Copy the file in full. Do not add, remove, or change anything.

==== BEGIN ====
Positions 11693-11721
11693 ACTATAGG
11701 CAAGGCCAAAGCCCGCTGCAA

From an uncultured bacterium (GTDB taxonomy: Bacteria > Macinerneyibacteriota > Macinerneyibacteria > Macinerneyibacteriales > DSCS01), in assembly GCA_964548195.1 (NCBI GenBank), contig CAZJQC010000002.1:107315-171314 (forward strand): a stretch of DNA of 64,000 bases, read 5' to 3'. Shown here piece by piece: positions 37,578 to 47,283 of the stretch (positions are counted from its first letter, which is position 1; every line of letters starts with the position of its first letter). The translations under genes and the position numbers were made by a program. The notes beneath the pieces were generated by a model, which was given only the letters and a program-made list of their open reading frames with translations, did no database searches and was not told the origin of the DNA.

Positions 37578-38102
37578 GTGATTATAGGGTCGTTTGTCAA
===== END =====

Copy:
Positions 11693-11721
11693 ACTATAGG
11701 CAAGGCCAAAGCCCGCTGCAA

From an uncultured bacterium (GTDB taxonomy: Bacteria > Macinerneyibacteriota > Macinerneyibacteria > Macinerneyibacteriales > DSCS01), in assembly GCA_964548195.1 (NCBI GenBank), contig CAZJQC010000002.1:107315-171314 (forward strand): a stretch of DNA of 64,000 bases, read 5' to 3'. Shown here piece by piece: positions 37,578 to 47,283 of the stretch (positions are counted from its first letter, which is position 1; every line of letters starts with the position of its first letter). The translations under genes and the position numbers were made by a program. The notes beneath the pieces were generated by a model, which was given only the letters and a program-made list of their open reading frames with translations, did no database searches and was not told the origin of the DNA.

Positions 37578-38102
37578 GTGATTATAGGGTCGTTTGTCAA